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ATS systematic review: Critical care outcomes tied to insurance status
Date:4/28/2010

Among the general U.S. population, people who are uninsured are about half as likely to receive critical care services as those with insurance, according to systematic review of the literature by the American Thoracic Society's Health Disparities Group. They also found that once admitted to the hospital intensive care unit, uninsured patients are less likely to have invasive procedures or pulmonary artery catheterizations and more likely to have life support withdrawn.

"Patients in the United States who do not have health insurance and become critically ill receive fewer critical care services and may experience worse clinical outcomes," said J. Randall Curtis, M.D., M.P.H., president of the ATS, and an investigator for the review. "Improving preexisting health care coverage may be one mechanism to reduce such disparities."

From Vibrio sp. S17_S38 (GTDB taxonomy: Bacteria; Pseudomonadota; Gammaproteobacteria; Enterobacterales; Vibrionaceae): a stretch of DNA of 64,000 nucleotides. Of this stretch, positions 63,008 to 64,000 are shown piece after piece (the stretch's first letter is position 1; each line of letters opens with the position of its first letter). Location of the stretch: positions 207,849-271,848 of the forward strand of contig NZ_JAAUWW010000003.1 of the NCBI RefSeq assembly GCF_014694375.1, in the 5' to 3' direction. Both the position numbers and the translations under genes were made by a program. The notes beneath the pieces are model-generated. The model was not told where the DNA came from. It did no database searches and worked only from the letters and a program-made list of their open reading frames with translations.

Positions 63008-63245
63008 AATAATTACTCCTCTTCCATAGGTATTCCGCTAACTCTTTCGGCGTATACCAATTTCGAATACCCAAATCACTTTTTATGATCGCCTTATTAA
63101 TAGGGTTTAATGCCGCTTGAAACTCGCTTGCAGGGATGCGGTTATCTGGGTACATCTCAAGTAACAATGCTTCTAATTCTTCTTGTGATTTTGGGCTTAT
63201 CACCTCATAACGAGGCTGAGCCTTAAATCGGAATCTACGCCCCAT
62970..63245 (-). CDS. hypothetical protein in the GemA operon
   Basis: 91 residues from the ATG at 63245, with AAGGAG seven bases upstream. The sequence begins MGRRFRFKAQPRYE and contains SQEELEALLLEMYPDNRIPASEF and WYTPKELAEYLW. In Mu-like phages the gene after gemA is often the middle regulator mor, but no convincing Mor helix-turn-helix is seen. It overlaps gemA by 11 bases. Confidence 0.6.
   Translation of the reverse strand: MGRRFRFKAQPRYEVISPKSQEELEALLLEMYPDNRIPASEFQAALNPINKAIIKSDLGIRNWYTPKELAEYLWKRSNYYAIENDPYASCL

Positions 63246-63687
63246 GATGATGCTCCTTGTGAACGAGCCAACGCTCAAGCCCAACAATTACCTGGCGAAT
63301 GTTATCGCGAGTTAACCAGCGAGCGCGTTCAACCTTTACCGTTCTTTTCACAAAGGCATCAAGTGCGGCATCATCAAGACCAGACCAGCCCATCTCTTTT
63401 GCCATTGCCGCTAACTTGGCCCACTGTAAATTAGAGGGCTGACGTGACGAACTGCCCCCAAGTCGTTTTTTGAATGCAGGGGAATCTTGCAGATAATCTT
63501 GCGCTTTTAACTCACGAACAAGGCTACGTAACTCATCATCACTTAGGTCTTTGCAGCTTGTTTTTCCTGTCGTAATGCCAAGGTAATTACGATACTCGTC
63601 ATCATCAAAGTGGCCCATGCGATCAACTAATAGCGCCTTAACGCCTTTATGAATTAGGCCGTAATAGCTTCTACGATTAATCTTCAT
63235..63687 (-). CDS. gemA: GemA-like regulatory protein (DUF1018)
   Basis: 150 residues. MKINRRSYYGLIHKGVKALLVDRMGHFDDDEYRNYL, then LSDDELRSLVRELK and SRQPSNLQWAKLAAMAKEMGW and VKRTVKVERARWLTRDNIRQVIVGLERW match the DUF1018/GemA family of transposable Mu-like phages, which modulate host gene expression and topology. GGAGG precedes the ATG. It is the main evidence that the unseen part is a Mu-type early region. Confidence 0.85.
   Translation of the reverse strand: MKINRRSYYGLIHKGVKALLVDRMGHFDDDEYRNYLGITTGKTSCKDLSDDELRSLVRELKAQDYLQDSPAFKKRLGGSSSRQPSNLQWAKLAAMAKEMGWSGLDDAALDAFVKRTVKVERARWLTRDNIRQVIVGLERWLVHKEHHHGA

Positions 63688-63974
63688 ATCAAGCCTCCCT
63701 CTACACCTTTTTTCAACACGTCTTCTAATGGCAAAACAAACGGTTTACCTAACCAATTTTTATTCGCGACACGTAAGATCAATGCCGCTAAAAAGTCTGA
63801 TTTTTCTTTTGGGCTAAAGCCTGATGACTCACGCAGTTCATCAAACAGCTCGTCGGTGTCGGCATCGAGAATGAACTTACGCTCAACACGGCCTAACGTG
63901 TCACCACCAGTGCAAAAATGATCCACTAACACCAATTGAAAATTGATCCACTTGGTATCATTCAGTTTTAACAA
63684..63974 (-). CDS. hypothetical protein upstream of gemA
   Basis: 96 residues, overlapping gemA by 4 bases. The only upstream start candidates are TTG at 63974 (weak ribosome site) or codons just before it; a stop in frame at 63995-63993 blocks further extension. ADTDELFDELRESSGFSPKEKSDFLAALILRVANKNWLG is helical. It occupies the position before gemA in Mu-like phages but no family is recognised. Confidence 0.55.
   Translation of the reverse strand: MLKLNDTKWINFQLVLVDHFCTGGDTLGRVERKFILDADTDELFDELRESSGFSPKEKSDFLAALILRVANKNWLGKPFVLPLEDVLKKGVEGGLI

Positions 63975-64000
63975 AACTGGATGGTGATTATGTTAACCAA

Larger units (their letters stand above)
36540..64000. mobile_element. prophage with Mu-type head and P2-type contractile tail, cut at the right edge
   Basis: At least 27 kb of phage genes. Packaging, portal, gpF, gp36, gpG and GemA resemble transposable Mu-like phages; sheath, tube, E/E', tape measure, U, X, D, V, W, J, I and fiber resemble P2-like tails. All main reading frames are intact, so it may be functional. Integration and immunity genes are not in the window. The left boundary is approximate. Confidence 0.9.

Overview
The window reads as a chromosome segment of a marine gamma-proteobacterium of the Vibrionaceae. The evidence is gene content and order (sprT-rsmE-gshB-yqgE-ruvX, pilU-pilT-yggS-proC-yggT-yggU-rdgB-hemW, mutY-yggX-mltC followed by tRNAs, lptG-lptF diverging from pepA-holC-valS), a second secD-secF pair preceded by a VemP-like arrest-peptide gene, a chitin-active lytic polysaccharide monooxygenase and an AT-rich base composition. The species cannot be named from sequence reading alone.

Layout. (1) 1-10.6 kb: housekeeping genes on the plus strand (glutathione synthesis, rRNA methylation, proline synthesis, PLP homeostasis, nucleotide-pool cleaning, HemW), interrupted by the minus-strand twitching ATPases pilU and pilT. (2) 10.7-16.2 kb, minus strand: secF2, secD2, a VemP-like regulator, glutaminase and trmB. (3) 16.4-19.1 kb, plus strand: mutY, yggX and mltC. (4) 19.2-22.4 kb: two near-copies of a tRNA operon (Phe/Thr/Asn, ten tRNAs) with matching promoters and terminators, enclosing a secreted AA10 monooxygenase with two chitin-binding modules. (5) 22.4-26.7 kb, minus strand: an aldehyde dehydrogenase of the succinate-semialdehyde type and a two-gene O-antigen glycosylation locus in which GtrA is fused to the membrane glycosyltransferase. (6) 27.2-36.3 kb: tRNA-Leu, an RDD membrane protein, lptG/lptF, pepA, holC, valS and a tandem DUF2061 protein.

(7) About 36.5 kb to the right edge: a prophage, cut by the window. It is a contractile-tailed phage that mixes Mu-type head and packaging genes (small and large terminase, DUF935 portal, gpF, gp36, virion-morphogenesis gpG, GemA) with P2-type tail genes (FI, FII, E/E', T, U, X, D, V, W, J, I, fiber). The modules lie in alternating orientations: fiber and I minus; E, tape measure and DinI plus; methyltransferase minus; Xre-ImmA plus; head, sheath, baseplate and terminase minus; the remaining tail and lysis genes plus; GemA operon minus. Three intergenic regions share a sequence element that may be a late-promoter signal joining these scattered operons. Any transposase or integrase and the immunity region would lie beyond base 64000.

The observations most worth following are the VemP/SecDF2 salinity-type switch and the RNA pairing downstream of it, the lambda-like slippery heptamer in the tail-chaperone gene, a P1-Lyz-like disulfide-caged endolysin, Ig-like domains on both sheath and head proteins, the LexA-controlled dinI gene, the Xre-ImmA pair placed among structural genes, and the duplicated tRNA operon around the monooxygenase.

The researchers reviewed more than 5,500 citations on critical care and insurance status, ultimately identifying 29 observational studies that described the admissions and outcomes for critically ill patients with and without insurance.

The results were published as an official systematic review in the May 1 issue of the American Journal of Respiratory and Critical Care Medicine.

Currently, one-third of the population under the age of 65 is uninsured for a portion of any given year, and the costs of critical care is approaching one percent of the U.S. gross domestic product.

In addition to reduced services and greater discharge delays among uninsured, the review found that while uninsured patients were slightly more likely to be admitted overall, the difference was not statistically significant, those with traumatic injuries were 63 percent as likely to be admitted as those with insurance.

"The finding that the uninsured were more likely to be admitted to the ICU after arriving at the hospital could occur if the uninsured delayed going to a hospital until experiencing a more adv
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Contact: Keely Savoie
ksavoie@thoracic.org
212-315-8620
American Thoracic Society
Source:Eurekalert

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